Still, Apple has obviously found ways to deal with this on the iPhone, so it wouldn’t be an insurmountable problem for other handset makers to follow suit. At the very least, Apple should do more to work with the big players like Google and Samsung. Perhaps Apple already is.

AirTags Make Things Too Easy

It’s also an oversimplification to suggest that AirTags are getting attention solely as a result of Apple’s anti-stalking features. While that’s almost certainly a part of it — and Apple does deserve to be commended for being the first to actually think of this — there’s also the fact that AirTags have made this kind of stalking “cheaper and easier than ever.”

Stalking and stalkerware existed before AirTags, but Apple made it cheaper and easier than ever for abusers and attackers to track their targets. Apple’s global device network gives AirTags unique power to stalk around the world. And Apple’s massive marketing campaign has helped highlight this type of technology to stalkers and abusers who’d never otherwise know about it.”Albert Fox Cahn, Executive Director, Surveillance Technology Oversight Project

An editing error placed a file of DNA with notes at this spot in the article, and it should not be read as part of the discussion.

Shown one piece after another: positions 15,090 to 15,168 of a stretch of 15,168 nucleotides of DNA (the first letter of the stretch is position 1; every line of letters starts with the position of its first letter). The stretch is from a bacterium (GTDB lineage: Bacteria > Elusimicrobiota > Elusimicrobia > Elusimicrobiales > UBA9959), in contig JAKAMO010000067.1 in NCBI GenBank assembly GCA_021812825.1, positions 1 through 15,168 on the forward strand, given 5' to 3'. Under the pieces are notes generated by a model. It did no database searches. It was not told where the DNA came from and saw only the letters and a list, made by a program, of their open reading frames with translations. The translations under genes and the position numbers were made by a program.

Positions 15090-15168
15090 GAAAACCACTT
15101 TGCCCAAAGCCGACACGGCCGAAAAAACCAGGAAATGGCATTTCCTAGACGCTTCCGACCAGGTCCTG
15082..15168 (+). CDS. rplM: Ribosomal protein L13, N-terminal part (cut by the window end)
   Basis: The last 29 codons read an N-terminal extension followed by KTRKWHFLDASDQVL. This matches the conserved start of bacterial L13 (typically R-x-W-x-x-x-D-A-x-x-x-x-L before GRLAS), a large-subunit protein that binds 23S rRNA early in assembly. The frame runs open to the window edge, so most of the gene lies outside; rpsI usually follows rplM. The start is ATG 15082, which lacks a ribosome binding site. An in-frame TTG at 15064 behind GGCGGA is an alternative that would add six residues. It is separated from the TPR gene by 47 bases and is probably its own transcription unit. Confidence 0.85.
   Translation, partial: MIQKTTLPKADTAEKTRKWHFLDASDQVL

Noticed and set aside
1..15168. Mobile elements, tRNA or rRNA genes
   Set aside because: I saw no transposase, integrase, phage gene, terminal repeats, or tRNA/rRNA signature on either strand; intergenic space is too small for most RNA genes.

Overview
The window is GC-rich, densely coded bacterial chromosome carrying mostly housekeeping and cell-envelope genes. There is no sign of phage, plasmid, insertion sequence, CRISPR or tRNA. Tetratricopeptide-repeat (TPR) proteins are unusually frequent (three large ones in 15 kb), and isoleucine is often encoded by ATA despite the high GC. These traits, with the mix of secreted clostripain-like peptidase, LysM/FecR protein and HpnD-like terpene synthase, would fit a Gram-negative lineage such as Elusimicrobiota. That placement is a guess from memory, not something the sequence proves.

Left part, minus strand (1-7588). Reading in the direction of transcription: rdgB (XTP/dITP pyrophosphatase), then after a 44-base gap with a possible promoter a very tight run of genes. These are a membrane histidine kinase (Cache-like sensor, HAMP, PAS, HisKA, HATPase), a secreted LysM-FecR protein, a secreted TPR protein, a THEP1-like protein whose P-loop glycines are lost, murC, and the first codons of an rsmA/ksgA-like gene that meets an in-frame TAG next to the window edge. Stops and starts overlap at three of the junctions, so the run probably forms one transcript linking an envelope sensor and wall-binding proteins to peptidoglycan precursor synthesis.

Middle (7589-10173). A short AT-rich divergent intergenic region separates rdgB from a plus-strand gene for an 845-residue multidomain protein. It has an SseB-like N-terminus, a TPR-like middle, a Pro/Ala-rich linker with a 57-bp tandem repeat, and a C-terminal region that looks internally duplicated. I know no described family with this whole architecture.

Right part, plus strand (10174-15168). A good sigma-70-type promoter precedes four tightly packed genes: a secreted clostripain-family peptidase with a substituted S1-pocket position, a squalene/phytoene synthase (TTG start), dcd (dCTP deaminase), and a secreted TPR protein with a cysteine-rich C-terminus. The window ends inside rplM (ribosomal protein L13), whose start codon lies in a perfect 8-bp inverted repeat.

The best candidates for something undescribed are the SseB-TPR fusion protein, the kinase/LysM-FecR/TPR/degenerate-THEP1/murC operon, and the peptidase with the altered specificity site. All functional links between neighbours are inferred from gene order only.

As Mary Beth Becker-Lauth, domestic violence community educator at the nonprofit organization Women’s Advocates, told Motherboard, location stalking isn’t new, but historically it’s generally been confined to stalkers with at least some technical knowledge. “Until fairly recently,” Becker-Lauth said, “the women (and they were always women) who’d come to our program for support while being stalked/tracked had an abuser/stalker who worked in IT or who was highly tech-savvy.”

AirTags have shifted that dynamic, effectively democratizing stalking. However, there may be a small silver lining to this: those who aren’t technically savvy enough to come up with better solutions are also usually dumb enough to get caught doing it. In that sense, AirTags almost work as a trap that can help catch many stalkers before they do any actual harm.

Despite her valid criticisms of the AirTag, the EFF’s Eva Galperin agrees, telling Motherboard that the AirTag can provide “solid evidence” in many cases.